Our client is in his fifties and suffers from an extremely painful lumbar degenerative disc disease, as well as a seizure disorder. Additionally, due to difficulties related to a learning disability he has had very limited educational opportunities. For most of his life he lived with a family member who provided for his needs, but is now without that assistance and is struggling to manage both his needs and those of his adult disabled child.
Initially denied SSI benefits in August 2015, the client’s appeal was not heard and decided upon by an Administrative Law Judge until March 2018 because of both administrative delays and frequent changes in the advocates representing him. The Administrative Law Judge (ALJ) failed to address gaps or fully develop the record and ruled that our client’s testimony regarding pain and limitation could not be supported by the medical record without adequate justification. The ALJ also failed to consider the regulatory factors required in determining a claimant’s credibility regarding their subjective symptoms of pain. Since the March 2018 denial the client has proceeded diligently, but with great difficulty as a pro se litigant.
Despite the challenges, the client was able to file a pro se appeal in Federal Court in the Eastern District of New York. The District Court Judge, upon learning of the issues at the Agency offices, the confusion regarding continued representation, and the client’s limited reading ability and understanding of notices has granted him good cause for a late filing of the appeal. The Court recently gave the client until February 13, 2020 to file a motion for judgment on the pleadings. We are hopeful that with the filing of a notice of appearance by Counsel, the Court may grant and additional extension for the initial motion. The Legal Aid Society is seeking pro bono assistance in helping our Disability Advocacy Practice represent this client in appealing the ALJ’s ruling in the Eastern District Court.
The Legal Aid Society represents a transgender woman who needs legal assistance to revise a name change order to reflect her true gender identity. Our client is a 46 year old transgender woman originally from Detroit who receives SSI for depression and gender dysphoria. She has not had gender re-assignment surgery yet, but that is her ultimate goal.
She sought the assistance of The Legal Aid Society in obtaining a revised birth certificate. Years prior, she had gotten a Name Change Order from Supreme Court in Livingston County, legally changing her name.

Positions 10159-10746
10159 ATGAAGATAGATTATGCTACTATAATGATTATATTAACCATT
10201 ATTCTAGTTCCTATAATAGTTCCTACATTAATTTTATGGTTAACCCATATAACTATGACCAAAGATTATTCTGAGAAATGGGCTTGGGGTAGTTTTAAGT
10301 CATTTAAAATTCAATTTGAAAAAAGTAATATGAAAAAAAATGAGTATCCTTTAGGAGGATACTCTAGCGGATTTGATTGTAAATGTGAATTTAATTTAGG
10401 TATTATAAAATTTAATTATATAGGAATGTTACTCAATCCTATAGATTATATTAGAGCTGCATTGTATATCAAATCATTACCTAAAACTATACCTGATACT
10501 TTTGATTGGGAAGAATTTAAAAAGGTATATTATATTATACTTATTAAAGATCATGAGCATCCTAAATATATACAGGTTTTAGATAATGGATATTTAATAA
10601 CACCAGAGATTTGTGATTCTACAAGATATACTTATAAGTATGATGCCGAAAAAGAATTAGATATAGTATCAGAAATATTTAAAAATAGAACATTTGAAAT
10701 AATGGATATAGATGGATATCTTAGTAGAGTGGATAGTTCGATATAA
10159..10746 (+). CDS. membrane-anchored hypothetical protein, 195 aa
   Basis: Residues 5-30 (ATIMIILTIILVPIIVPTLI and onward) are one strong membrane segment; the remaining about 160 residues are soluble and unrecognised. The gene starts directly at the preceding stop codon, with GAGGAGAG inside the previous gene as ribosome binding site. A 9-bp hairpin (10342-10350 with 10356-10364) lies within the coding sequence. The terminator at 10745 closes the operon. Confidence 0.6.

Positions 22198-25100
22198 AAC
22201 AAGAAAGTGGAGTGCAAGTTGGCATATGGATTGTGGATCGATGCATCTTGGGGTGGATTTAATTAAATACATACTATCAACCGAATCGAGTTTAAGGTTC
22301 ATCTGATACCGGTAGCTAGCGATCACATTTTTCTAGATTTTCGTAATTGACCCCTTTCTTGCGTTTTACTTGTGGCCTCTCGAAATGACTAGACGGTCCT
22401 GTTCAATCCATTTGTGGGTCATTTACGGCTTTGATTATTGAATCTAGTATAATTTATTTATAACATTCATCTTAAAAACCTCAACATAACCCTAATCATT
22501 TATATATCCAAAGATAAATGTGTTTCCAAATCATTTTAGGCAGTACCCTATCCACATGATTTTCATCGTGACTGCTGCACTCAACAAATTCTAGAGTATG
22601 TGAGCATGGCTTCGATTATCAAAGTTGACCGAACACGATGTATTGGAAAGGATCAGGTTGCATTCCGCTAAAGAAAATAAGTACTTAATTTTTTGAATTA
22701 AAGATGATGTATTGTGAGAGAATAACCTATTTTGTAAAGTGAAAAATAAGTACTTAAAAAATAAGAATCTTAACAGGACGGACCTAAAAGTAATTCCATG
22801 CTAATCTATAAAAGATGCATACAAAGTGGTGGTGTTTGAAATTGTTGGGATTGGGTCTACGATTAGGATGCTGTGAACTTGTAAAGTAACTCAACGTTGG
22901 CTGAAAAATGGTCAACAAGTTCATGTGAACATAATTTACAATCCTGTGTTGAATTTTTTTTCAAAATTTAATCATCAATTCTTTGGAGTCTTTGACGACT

When our attorney spoke with Vital Records in Michigan, they stated she had three options. We chose what appeared to be the quickest option in order to get her some type of identifying documentation since she has been approved for an apartment in an assisted living program and that program required her birth certificate. For this option, our client had only to submit a copy of her NYS picture ID and the current court order. The revised birth certificate would then contain both her current name and the name assigned to her at birth. We assisted her in getting the birth certificate.
Unfortunately, for the sake of expediency, the option that was chosen includes both names, which we understood when we decided to pursue it. However, the revised birth certificate is wholly inadequate. It prominently lists her birth name in large type on top, then in very small print that is barely visible further down the document, lists her new name.
In light of this, our client would now like to get a new birth certificate using a second option from the state of Michigan. For this option she would need a copy of her NYS picture ID and a revised court order that specifically directs that (a) her new birth certificate contain only her new name and (b) should not disclose her original name and (c) that her old/original birth certificate be sealed.
Our client needs a volunteer to start a Modification of a Name Change Order proceeding in Supreme Court in New York City, probably Queens where she currently resides. She would like the revised order to specifically state the language that the State of Michigan needs to generate a new birth certificate with her current name only as in the option described above.
Last Updated: 16 January 2020
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